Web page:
Bobby's Bama: Decatur Train Depot - WAFF-TV: News, Weather and Sports for Huntsville, AL

Bobby's Bama

Bobby's Bama: Decatur Train Depot

(Source: WAFF) (Source: WAFF)
DECATUR, AL (WAFF) -

The Decatur Union Depot is ready to show the results of a $2.5 million facelift.

Money for the restoration is a result of both public and private donations.

"The police department has already moved in. They needed space. This has turned out to be a wonderful solution to their space needs, as well as providing a great piece of historic preservation," said David Breland, a retired judge and director of historic resources and events for Decatur.

Breland said the depot was built in 1905 and designed by a famous architect in the southern railway system that was "the heart and the soul of Decatur" for many years.

That history was vital to the area. Breland said the Tuscumbia, Courtland and Decatur Railroad was the first railroad west of the Allegheny Mountains. The three communities shared the first western railroad in the United States.

"We've had railroading history here for over 180 years," he said.

That can be seen through the artifacts like this crossbuck, which is a warning sign approaching a railroad.

"This particular one is about 100 years old and was in our Decatur City Cemetery," said Breland. "We also have here about a 100-year-old x-shape crossbuck. That is the more familiar shape."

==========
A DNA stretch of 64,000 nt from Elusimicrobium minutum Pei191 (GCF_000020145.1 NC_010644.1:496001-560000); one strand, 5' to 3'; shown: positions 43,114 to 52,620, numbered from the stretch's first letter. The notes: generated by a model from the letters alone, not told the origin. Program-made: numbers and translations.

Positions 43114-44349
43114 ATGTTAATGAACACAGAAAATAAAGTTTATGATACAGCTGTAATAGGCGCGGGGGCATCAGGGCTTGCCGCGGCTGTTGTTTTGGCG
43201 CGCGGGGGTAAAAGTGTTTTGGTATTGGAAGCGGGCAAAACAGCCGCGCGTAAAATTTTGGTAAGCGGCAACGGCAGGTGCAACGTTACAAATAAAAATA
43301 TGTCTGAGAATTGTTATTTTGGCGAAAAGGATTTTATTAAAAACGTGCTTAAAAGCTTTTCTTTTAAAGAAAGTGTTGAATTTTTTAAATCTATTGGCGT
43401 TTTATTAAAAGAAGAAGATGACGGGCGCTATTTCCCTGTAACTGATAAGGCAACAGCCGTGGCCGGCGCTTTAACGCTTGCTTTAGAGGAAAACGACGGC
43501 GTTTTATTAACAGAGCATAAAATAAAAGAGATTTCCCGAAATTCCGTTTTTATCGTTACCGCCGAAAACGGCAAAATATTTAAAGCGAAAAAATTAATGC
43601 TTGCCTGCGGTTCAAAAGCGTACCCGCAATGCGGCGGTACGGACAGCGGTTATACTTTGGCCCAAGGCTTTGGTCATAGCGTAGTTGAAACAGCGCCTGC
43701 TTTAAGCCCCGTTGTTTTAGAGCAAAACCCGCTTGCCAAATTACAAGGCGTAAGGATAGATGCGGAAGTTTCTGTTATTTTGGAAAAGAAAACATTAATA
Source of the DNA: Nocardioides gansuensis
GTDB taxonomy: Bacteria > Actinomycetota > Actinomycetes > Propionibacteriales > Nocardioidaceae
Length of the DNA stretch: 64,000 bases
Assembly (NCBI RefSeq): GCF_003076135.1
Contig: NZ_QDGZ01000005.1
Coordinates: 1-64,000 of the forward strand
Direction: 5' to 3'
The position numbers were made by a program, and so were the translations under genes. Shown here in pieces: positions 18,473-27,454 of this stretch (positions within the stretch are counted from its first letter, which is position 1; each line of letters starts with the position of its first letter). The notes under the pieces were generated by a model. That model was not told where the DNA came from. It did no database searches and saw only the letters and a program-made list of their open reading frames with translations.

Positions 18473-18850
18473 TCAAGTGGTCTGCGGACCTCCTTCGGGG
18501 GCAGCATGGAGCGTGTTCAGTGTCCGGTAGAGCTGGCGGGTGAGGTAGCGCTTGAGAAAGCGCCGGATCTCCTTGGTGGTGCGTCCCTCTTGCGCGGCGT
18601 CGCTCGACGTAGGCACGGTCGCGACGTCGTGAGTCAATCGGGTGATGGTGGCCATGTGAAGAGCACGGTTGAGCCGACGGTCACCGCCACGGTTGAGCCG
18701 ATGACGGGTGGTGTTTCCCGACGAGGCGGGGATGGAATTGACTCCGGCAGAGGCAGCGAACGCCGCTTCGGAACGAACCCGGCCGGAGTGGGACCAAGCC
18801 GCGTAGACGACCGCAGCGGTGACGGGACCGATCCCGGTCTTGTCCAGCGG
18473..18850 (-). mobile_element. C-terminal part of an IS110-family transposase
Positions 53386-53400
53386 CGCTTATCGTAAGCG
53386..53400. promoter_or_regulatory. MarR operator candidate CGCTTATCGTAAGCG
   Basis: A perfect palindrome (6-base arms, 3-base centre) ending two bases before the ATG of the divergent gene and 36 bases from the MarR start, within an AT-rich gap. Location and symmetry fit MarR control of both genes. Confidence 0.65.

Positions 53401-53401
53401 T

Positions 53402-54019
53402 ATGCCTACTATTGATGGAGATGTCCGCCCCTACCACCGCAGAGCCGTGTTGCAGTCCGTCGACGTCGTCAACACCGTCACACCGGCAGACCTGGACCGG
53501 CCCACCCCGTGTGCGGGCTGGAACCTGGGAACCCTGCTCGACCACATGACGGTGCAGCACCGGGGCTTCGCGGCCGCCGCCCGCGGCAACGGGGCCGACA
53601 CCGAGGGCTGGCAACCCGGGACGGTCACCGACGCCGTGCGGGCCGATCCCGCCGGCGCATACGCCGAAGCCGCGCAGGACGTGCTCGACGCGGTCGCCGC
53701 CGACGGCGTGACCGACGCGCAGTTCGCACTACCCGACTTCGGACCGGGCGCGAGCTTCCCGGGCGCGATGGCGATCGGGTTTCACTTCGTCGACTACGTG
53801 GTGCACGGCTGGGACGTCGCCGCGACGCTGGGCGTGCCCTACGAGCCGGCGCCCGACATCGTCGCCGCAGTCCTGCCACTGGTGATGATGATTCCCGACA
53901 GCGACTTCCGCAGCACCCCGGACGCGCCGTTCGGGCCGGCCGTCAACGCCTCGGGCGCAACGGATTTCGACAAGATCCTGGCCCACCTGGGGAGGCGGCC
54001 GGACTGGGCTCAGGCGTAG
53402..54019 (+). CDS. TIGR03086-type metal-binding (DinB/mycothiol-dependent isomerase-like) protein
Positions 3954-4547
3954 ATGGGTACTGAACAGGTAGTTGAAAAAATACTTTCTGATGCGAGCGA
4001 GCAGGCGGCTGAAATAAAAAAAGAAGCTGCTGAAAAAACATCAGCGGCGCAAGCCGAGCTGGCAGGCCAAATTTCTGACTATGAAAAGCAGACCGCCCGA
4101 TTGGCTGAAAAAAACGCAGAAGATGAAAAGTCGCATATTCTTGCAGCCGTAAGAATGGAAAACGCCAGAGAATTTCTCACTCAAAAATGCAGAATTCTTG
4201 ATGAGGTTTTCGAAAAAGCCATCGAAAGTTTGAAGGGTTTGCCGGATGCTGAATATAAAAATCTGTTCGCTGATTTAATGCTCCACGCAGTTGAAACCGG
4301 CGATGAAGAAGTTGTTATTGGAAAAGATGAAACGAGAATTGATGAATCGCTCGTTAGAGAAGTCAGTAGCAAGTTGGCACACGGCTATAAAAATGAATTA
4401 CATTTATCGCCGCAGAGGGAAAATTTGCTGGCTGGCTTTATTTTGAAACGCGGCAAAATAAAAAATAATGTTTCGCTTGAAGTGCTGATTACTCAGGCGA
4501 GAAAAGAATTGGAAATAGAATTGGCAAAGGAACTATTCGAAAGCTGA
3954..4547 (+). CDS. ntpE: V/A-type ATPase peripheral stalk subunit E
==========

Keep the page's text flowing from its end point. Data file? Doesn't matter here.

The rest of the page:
Another surprise is a soft drink box from Bucheit Bottling Works more than 100 years old. Breland said Buckite is one of the industries that came here in the 1880s, and it actually had the franchise to bottle Coco Cola before Coca Cola had its own bottles in the early 1900s.

A block of ice, drinks and sawdust filled it before electricity.

A handmade miniature scale of the depot by Jim Pruitt will take your breath away. Breland said Pruitt had to fabricate some of the tools he needed for this extensive job.

There are so many surprises at the Decatur Union Depot. One of them is a bench from 1905 that was in the original building. Believe it or not, a local family had the benches, but they were told to give it back if they ever restored the depot, and so they did.

"We have the old plaque from the Keller Memorial Bridge, which was the first bridge across the Tennessee River," said Breland.

Even the lift mechanism is on display, along with other treasures, like a Louisville and Nashville Railroad spittoon.

"We have lots of examples of locks. We have lots of lanterns of various types," Breland said.

Breland said this is one of the best places to watch trains in the United States.

Learn more about it here.

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